Recently, a station manager brought me aboard to work with a new air talent that had just come to the station. Even though the new guy done a couple of sessions with me a year or two ago, he’s still afraid of being coached. The boss told me the guy’s exact words were that “He doesn’t want someone coming along trying to make him sound like everyone else.”
Well, first of all, that’s not what I do. Yes, I have some basic principles that have been proven to work over the course of coaching over 350 stations in all formats. But a lot of times, a talent will harbor this fear of making changes simply because (1) he didn’t work with a good coach, (2) he thinks he knows all he needs to know, and/or (3) he associates the “bits” he does with BEING his identity.
So in case you’re approached with working with a talent coach (and there are only about three that deserve to be called that), I’m going to lay out my 3 Steps of Coaching over the course of the next few tips.
Step 1: Correcting bad habits, and “weeding the garden.”
Curious how ‘Tis the season to be jolly’ can often bring out the Ebenezer Scrooges in your audience and in your hallways.
What begins as an attempt to reach the largest number of people to celebrate the Christmas season can end up seeming like a gathering of the Trumps and the Clintons.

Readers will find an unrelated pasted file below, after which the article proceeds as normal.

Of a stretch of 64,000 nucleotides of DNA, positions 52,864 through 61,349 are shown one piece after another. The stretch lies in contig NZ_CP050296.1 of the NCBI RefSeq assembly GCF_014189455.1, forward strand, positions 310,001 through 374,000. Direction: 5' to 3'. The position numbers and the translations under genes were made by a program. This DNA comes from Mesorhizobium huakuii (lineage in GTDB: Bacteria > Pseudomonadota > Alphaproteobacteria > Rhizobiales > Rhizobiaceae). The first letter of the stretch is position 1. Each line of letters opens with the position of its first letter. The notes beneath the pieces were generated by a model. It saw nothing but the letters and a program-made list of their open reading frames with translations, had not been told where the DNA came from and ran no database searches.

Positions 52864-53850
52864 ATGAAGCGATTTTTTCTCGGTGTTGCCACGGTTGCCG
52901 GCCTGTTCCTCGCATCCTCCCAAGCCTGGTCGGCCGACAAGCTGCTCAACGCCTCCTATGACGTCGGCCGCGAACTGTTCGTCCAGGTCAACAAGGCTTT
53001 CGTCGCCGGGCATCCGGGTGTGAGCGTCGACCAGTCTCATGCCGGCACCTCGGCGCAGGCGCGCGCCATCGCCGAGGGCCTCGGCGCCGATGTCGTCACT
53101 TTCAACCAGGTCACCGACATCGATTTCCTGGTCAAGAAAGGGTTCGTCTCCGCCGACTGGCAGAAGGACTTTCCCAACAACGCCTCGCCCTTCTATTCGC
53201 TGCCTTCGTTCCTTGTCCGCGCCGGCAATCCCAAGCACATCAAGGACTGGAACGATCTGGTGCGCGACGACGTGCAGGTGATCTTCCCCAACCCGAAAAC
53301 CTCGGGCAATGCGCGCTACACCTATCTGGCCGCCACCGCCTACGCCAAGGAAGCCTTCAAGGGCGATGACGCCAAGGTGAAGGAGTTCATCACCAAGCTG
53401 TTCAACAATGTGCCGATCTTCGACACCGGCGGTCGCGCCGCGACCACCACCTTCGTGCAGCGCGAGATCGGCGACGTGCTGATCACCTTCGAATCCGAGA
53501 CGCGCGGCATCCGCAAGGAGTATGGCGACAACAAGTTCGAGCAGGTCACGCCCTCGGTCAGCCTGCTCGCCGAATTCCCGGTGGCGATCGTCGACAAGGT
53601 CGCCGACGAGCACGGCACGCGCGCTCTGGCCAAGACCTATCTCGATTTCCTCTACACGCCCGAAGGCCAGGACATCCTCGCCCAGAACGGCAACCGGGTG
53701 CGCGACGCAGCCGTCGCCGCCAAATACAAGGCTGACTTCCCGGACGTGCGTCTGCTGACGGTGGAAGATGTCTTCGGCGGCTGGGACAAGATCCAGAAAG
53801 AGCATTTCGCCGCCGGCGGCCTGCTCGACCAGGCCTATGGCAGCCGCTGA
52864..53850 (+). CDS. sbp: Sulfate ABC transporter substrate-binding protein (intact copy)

Here comes another complaint!
When we hear criticism about our station we often react in a way that is absolute. There is a complaint about song and we are tempted to pull it from the playlist. A criticism of an air talent results in a scolding e-mail to NEVER DO THAT AGAIN.
A general manager once told me he had so over-reacted to every complaint that his station had little worth listening to anymore.
A very good talent I work with did a contest the other day, and had a great winner, who was really surprised and happy about winning lunch for her office from a local deli.
He did a good job with her in the winner call he played on the air, but at the end, he added a whole bunch of “blah blah blah” about the specific hoops the winner had to jump through to get her prize and, along the way, he mentioned the name of a person in the office that no listener would know or care about.
This is what I sent him in his coaching session recap:
“What’s going to change in the next 10 years?”
Jeff Bezos is one of the world’s richest men, having founded Amazon.com in his Seattle garage two decades ago.
He says people ask him that question a lot.
“I almost never get the question: ‘What’s not going to change in the next 10 years?’
And I submit to you that that second question is actually the more important of the two – because you can build a business strategy around the things that are stable in time. … [I]n our retail business, we know that customers want low prices, and I know that’s going to be true 10 years from now. They want fast delivery; they want vast selection.